I don’t know one woman who doesn’t fear walking around the city alone

·5-min read
Chief Superintendent Trevor Lawry by the floral tributes near where the body of Sabina Nessa was found (PA)
Chief Superintendent Trevor Lawry by the floral tributes near where the body of Sabina Nessa was found (PA)

Barely six months after the murder of Sarah Everard, once again we are collectively overwhelmed by sadness and horror at another young woman being murdered as she was walking from A to B in the the city she lived in.

When the photo of Sabina Nessa on her graduation day splashed all over the internet, I knew, without even reading the text, this was another horror story. “That’s somebody’s baby”, I think when I see her picture – just as I did with Sarah and every other woman whose life has been taken in this way. “How dare anyone take the life of somebody’s baby?”

I don’t know a woman who doesn’t know the fear of walking around the city alone. When I was younger, we’d swap tips. “Walk in the middle of the road! It’s better lit and you’re more visible – but bear in mind more people are run over than murdered, ha ha!”

I sometimes wonder if men even know about The Fear that women live with. Many men cross the road away from women when they see them walking alone; they’ve either been told or have worked out that this makes us feel safer.

The Fear is ingrained in women, yet we rarely talk about it. Not in any meaningful way. Until something horrific like this happens.

Then we say out loud that what happened to these women is the reason we hold our keys between our knuckles at night, walk taller, keep flat shoes in our bags, take much longer routes to avoid quiet spots, jump out of our skin when we hear footsteps too close behind us. We talk about how we have carried on walking when a car stops to ask us for directions, because the other 99 per cent of the time – when a car slows – it’s to shout obscene things at us, or to try to lure us in.

I was 14 when two men stopped their car at the bus stop I was waiting at, outside Ealing Hospital, where I was visiting my nan. “You could be a model, you know, we’re model agents. Get in and we can go to the studio and take some pictures.” Now, I had seen the film Fame when Coco similarly got lured in by a “photographer” who then got her to take her top off and clicked away, while she sat there topless and sobbing. Thank goodness I did. I ran back into the hospital until I was sure they had gone, then dashed fearfully home.

Then there was the guy who used to hang around in Ealing Broadway shopping centre when I was a teenager and follow me around, begging to take me for a drive “somewhere nice”. He’d worked out my bus route to school and would often be on it, waiting for me, until I began to take longer, different routes – endlessly looking over my shoulder, terrified he’d find me.

These are just a couple of stories from a lifetime of avoiding “pervs”, as we used to call these men. “Pervs” is a peculiarly gentle term for men you fear might end your life – or else cause you serious harm.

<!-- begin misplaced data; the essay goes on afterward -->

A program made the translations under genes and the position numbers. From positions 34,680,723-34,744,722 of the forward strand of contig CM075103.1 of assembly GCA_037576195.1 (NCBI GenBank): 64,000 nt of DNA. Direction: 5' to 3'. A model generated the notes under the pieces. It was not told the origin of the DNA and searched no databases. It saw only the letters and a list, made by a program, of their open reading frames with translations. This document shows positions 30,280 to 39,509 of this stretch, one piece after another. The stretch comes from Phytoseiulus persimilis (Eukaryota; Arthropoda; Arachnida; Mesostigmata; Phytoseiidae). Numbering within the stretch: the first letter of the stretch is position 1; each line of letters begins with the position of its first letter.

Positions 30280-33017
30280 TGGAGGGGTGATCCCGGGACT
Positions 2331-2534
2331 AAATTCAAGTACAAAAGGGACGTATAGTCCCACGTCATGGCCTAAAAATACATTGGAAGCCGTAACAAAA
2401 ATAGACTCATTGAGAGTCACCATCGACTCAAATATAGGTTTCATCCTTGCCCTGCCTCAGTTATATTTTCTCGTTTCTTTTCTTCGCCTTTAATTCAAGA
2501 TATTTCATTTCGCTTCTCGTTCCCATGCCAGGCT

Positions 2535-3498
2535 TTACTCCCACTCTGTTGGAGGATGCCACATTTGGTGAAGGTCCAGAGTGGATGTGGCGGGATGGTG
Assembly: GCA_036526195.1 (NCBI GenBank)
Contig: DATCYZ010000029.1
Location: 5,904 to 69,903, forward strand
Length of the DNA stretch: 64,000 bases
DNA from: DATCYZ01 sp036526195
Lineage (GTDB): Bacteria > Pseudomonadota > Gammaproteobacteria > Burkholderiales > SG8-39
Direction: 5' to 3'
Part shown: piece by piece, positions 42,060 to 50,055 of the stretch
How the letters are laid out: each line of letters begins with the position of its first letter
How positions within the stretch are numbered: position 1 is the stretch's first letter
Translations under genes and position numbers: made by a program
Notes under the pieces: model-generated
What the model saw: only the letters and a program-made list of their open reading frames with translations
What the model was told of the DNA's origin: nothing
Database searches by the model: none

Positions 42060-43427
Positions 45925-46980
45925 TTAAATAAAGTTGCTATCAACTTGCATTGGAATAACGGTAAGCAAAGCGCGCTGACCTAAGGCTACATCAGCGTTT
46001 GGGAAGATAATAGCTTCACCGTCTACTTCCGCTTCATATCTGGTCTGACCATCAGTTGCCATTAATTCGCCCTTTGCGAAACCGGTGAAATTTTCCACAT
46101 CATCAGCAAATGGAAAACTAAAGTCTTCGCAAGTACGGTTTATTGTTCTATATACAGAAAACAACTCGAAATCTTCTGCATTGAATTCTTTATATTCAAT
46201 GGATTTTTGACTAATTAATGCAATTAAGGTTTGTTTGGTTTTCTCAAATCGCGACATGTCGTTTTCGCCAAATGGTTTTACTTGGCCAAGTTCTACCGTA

Why is there still this acceptance that this is just part of being a woman? Worrying someone might kill you as you mind your own business, travelling from A to B?

There is a maddening instinct in some people, when a woman is murdered like this, to look to see how she herself could have avoided it happening. “Had she taken enough care not to be murdered? Did she factor in the murder risk when she planned her night, wore her clothes or drank her drinks?” Then there’s the recrimination: “If only she had been more careful then she wouldn’t have got murdered. You look both ways when you cross the road, don’t you? Well, then, why shouldn’t we look at ways women can be more vigilant to avoid getting murdered? Where did these murdered women go wrong?”

This horror happens too frequently to be seen as an anomaly each time. But the questions we really need answering are why some men do this. Are they psychopaths? Have they been brainwashed by porn? Have they just got a screw loose? What are the signs to look out for that might give a clue that a man you encounter might do this?

There are counter-terror measures in place to encourage us to look out for people acting suspiciously on public transport, to look out for comments and signs that someone may have it in for the rest of us. There are numbers to call. Schools are advised to look out for signs that a child is being “radicalised”. Can we not, in a similar way, look out for men who dehumanise women in a way that we suspect (and fear) means they have no empathy for them?

How many men put up with mates who make ghastly misogynistic comments – and how many women do and just roll their eyes? I’m not saying we should report every sexist comment or dehumanising “joke” to the police but can we have the confidence to call it out among friends, friends of friends, colleagues, family members?

Can’t we change our culture so that men make it clear to other men that hateful language towards women is unacceptable? Can’t we investigate what to do about violent porn and the people who get addicted to it?

How can we stop that seed of hatred and violent fantasy growing to the point that they act it out? I don’t have any answers, I’m just one of millions, grieving – once again – for a stranger. Devastated by the fact that we can’t un-murder young women walking home or on the way out to meet their friends.

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